You mention at the intro to the fic that you wrote this for your best friend as a way to cope with the world. How does this help with that?
For me, I’m part of the queer community, and the current political climate is pretty scary. The outcome of this election could possibly mean my life is in real risk. And it means that for a lot of the people I know, depending on which demographic they belong to. It’s a very scary thing for me, and I follow it very closely, or as closely as I can, just because if I don’t know what’s going on, I am in danger. Or at least that’s how I see it.
If I’m looking into a policy Trump is saying he’s going to implement and it starts to scare me, then I can just think of the funny things that I had him doing in my fan fiction. It’s not as scary that he’s trying to repeal environmental protections, because remember the time he was at the beach and he was worried that his precious friends didn’t like him? It’s just a fun way to make it so that I can stay involved in what’s happening, without worrying myself too much.
How did you decide which other politicians you would put in the story? There’s a romantic subplot between Mike Pence and Barack Obama. And it’s not just politicians—Ben Shapiro’s in there.
A lot of the French class friends are people I follow very closely, like Bernie Sanders, Nancy Pelosi, AOC. But with Trump’s friends—Ben Shapiro and Ted Cruz and whatnot—those ones were a bit harder because I don’t follow Republicans as closely. I don’t really care about them as much, so I just tried to look up prominent Republicans that I could at least identify.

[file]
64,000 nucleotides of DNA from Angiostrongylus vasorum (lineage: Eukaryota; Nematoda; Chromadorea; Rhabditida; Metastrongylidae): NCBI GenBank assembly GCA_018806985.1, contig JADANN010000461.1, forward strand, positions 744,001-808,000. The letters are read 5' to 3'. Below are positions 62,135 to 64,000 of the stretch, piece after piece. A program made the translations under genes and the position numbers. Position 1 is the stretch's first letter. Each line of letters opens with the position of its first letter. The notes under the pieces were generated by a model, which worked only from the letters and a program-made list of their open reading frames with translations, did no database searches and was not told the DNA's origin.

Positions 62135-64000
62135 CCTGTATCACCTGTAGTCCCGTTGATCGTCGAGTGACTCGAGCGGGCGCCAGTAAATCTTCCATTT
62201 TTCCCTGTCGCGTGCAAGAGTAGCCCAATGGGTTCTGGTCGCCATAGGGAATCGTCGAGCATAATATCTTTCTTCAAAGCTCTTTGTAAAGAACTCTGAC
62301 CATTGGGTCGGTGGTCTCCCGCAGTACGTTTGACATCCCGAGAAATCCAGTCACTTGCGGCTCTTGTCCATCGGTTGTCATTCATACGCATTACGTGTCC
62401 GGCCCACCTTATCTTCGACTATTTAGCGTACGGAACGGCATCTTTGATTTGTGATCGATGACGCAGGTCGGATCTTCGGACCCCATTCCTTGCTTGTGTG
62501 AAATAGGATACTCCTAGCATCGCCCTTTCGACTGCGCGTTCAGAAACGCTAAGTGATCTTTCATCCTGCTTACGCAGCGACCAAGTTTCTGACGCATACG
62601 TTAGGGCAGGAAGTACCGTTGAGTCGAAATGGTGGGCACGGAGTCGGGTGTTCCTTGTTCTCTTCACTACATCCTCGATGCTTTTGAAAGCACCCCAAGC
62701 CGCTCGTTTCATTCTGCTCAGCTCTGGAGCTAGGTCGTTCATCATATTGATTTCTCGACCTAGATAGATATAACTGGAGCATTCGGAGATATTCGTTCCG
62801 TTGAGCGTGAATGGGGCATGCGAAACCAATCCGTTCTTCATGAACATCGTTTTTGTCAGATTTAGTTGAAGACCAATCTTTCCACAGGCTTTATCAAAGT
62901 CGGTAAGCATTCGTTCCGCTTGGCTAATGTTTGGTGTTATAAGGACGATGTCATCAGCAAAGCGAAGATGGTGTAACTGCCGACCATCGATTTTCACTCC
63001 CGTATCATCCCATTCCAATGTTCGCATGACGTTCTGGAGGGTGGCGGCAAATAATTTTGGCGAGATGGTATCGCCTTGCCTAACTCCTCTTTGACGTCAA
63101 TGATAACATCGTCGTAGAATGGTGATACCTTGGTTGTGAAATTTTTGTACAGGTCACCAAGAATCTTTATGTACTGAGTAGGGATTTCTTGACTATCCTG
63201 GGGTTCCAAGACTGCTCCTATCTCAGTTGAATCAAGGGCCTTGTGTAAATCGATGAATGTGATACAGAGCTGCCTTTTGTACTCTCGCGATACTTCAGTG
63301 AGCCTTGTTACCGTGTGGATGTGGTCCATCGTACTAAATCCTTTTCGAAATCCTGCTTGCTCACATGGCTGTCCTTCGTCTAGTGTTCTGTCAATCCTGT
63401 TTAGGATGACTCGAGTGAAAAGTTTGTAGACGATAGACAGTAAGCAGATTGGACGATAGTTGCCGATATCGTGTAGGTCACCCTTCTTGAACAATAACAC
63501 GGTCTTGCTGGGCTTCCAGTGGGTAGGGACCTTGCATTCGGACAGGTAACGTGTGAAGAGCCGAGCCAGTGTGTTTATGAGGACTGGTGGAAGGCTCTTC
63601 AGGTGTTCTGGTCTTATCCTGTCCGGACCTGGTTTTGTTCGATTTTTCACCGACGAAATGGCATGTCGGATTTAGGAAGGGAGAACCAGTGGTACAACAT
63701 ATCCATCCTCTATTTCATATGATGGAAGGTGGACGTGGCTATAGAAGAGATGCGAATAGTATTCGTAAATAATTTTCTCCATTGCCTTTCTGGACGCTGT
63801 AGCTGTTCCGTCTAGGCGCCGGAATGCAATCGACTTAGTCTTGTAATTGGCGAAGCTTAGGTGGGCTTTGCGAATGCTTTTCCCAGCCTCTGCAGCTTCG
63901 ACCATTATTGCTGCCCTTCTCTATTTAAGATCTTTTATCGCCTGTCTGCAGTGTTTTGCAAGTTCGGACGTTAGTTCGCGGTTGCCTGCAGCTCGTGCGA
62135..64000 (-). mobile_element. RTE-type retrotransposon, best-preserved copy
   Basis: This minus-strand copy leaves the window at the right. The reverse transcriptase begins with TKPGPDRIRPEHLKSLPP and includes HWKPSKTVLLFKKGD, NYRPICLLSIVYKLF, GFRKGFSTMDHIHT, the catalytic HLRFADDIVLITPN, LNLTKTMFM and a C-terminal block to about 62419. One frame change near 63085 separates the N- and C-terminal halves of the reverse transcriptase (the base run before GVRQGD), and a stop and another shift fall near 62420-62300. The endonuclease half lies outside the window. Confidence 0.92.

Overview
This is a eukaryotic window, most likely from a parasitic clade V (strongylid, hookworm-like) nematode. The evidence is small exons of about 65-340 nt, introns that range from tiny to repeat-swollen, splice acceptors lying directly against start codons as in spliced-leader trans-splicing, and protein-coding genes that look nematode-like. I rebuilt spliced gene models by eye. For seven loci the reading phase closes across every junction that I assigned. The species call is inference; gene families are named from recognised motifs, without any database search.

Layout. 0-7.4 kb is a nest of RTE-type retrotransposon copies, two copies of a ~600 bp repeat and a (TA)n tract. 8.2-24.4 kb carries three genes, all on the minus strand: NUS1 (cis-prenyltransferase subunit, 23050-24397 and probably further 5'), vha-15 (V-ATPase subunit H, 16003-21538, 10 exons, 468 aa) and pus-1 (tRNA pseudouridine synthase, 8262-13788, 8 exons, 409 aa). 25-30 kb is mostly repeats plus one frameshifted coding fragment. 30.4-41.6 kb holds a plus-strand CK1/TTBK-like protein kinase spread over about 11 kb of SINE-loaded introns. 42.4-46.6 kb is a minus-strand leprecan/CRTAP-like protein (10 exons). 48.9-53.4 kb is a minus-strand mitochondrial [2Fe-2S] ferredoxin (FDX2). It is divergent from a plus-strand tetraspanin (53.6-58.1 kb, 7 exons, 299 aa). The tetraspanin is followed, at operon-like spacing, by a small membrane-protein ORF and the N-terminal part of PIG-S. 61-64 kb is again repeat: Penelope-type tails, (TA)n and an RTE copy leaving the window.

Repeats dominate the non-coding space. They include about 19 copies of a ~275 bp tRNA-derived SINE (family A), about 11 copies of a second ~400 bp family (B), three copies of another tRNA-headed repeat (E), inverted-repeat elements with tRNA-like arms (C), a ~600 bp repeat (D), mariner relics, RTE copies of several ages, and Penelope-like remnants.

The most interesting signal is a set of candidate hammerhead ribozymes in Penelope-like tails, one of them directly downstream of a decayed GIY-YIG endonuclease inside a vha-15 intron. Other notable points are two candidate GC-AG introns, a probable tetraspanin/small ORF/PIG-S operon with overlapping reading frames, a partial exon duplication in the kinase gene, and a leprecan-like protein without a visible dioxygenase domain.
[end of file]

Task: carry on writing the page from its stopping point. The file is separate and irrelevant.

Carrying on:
I liked the idea that the two main characters, their best friends got together, and then because their best friends were together, they were helping them get together. I thought it was a nice little subplot to have going on against the main plot. I know if Mike Pence ever heard about that, he would just lose it. He would hate that.
How close did you try to make your characters to the real Trump and Biden? One thing I noticed is that “Sleepy Joe,” which is a derogatory nickname the real Trump uses for Biden, becomes a term of endearment for when the two share a bed.
I wanted to take certain very noticeable phrases and personality traits—like you said Sleepy Joe, and the way Obama has a lot of uh’s in his sentences—I wanted to take stuff that would be easy to recognize and take it away from the political climate.
The epilogue to the fic is “And then they grow up, grow apart, become horrible men, and in 30 years, run for president and destroy America.”
I loved that part. That was like my favorite paragraph to write. It’s breaking the fourth wall. It’s acknowledging that these are real people who are having real impacts on the world. It’s no longer a silly, little, joke fan fiction.
You’re too young to vote in this election. But if you could, who would you vote for?
Biden. Not because I particularly enjoy him, but he’s the lesser of the two evils.
Support our independent journalism
Readers like you make our work possible. Help us continue to provide the reporting, commentary, and criticism you won’t find anywhere else.Join Slate Plus